In 1999, 704,812 people in the United States were arrested for marijuana "crimes." * This was an increase of over 85% from the 380,399 arrested in 1993 **, Bill Clinton's first year in office. Many more were arrested for other drugs. Evidently, the era of big government is not over yet.
Numerous public leaders have admitted to smoking marijuana, like President Clinton, Vice President Gore, Speaker of the House Newt Gingrich, and Supreme Court Justice Clarence Thomas.
One question, if you will:
If Clinton, Gore, Gingrich and Thomas don't belong in jail, why do all those other people belong in jail?
If smoking marijuana kills your ambition, how do you explain Clinton, Gore, Gingrich and Thomas?
If sharing marijuana with a friend is a felony, why don't we feel the same way about Clinton, Gore, Gingrich and Thomas as we do about rapists, robbers and murderers?
US Court of Appeals Judge Douglas Ginsburg admitted smoking marijuana for years. All he was able to achieve during this time was to serve for several years as Professor at Harvard University. Imagine what a good job he could have gotten if he had not been smoking pot.
Charles Rogers admitted using cocaine almost daily while a college football player at University of South Carolina. All he was able to achieve at this time was winning the Heisman trophy. Imagine how well he would have done if he were drug-free.
* Source: Crime in the United States: 1999, FBI Uniform Crime Reports; Washington, D.C.: U.S. Government Printing Office, 2000.
** Source: Crime in the United States: 1993, FBI Uniform Crime Reports; Washington, D.C.: U.S. Government Printing Office, 1994.
GEORGE W. BUSH
PRESIDENT OF THE UNITED STATES
GEORGE W. BUSH
George W. Bush, former Governor of Texas, and son of former President George H. W. Bush, won the election for President of the United States in a highly controversial election decided by a judicial ruling.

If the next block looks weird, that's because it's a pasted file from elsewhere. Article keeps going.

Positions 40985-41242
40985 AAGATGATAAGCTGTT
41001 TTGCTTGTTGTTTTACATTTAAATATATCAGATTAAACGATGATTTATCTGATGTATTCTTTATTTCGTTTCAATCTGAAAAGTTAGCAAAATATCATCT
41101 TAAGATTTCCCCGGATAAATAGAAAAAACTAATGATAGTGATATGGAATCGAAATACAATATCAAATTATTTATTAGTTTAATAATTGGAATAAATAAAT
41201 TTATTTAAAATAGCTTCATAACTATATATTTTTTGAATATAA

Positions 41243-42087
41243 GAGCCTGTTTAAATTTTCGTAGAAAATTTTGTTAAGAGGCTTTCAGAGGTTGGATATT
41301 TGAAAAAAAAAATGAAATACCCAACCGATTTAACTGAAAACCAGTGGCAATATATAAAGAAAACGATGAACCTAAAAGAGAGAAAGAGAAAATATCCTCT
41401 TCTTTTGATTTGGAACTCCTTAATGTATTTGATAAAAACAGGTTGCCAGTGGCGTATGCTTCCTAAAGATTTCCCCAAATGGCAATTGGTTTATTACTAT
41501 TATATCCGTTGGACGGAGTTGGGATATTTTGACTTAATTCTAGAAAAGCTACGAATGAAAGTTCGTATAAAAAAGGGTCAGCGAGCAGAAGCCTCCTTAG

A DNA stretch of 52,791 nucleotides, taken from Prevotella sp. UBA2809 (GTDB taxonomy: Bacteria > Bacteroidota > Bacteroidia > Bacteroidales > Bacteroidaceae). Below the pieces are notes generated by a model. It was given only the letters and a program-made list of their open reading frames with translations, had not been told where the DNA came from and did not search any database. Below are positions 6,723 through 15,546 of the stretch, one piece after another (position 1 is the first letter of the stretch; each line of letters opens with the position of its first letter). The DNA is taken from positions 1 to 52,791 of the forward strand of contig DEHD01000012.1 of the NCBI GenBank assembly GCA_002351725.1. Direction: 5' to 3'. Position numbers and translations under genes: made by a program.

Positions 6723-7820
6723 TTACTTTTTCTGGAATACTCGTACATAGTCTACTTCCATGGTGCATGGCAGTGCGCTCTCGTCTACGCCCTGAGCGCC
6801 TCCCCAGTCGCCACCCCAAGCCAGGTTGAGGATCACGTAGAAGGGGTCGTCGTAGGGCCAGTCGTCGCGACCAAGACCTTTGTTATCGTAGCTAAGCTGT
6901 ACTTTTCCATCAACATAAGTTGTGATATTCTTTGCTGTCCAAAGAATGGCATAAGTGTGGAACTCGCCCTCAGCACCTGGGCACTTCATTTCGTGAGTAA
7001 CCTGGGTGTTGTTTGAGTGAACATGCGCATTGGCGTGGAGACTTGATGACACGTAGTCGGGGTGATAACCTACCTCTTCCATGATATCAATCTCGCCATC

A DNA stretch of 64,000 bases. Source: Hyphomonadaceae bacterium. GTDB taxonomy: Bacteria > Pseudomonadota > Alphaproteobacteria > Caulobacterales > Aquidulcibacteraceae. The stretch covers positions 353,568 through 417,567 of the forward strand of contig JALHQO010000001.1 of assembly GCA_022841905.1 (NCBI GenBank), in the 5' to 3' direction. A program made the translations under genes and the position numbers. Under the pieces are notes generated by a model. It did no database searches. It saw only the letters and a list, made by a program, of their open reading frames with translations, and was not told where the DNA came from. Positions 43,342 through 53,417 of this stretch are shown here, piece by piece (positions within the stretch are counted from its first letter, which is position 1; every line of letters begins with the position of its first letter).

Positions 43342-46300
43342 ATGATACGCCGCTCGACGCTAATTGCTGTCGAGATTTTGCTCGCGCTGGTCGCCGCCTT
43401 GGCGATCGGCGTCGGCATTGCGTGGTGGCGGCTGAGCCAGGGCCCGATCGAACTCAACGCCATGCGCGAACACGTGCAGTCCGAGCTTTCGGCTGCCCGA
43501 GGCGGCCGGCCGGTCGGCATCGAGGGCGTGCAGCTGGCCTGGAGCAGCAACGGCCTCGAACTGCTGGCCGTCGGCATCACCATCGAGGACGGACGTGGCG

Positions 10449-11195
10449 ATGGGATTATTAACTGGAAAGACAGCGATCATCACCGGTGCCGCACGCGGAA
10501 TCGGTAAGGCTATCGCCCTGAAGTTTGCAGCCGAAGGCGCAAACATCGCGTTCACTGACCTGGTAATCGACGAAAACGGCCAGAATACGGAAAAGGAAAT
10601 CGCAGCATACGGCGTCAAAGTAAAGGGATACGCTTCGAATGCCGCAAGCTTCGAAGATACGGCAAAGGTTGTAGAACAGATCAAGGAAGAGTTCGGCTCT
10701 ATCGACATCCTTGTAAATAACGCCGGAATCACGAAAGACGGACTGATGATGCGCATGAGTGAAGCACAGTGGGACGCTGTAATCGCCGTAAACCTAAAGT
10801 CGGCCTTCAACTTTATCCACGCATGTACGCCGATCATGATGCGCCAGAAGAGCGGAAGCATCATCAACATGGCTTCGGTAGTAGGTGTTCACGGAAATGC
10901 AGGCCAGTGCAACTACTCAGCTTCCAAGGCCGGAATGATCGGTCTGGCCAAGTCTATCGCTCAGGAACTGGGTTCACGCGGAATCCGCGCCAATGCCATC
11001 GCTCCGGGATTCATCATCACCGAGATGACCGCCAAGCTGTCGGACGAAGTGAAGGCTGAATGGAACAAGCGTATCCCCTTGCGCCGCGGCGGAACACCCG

When asked whether he has been faithful to his wife, George W. Bush without hesitation declares he has never cheated. But during the 1994 Texas governor's race, when asked whether he had ever used illegal drugs, he brusquely told a reporter for the Houston Chronicle, "Maybe I did, maybe I didn't. . . . How I behaved as an irresponsible youth is irrelevant to this campaign. . . . What matters is how I behave as an adult." And when asked whether he had ever used cocaine or marijuana by the British paper "Scotland on Sunday," Bush said only "When I was young and irresponsible, I was young and irresponsible." While careful not to admit drug use, Bush has admitted that the "irresponsible" period of his life lasted until his 40th birthday.
Bush also advises that parents lie to their own children about their experiences. "The question is, have you learned from your mistakes," he said. "The answer is yes. If I were you, I wouldn't tell your kids that you smoked pot unless you want them to smoke pot. I think it's important for leaders and parents not to send mixed signals. I don't want some kid saying, 'Well, Governor Bush tried it'."
Indeed. We certainly don't want the ordinary youth of America to think they can use the same drugs as the son of an important politician. That could lead to an avalanche of arrests, imprisonments, and careers cut short. And we certainly don't want youth to realize that Bush's drug use did not cause his brain to end up like an egg in a frying pan.
Any law enforcement officers out there? If so, I recommend you call in for questioning one George W. Bush. But watch out, he's a slippery one. He has already declared that when it comes to drugs, lying is the best policy. And watch what you ask him, because if you ask him the wrong question, it could be harmful to children.
See George W. Bush cartoon. Best on a fast connection.
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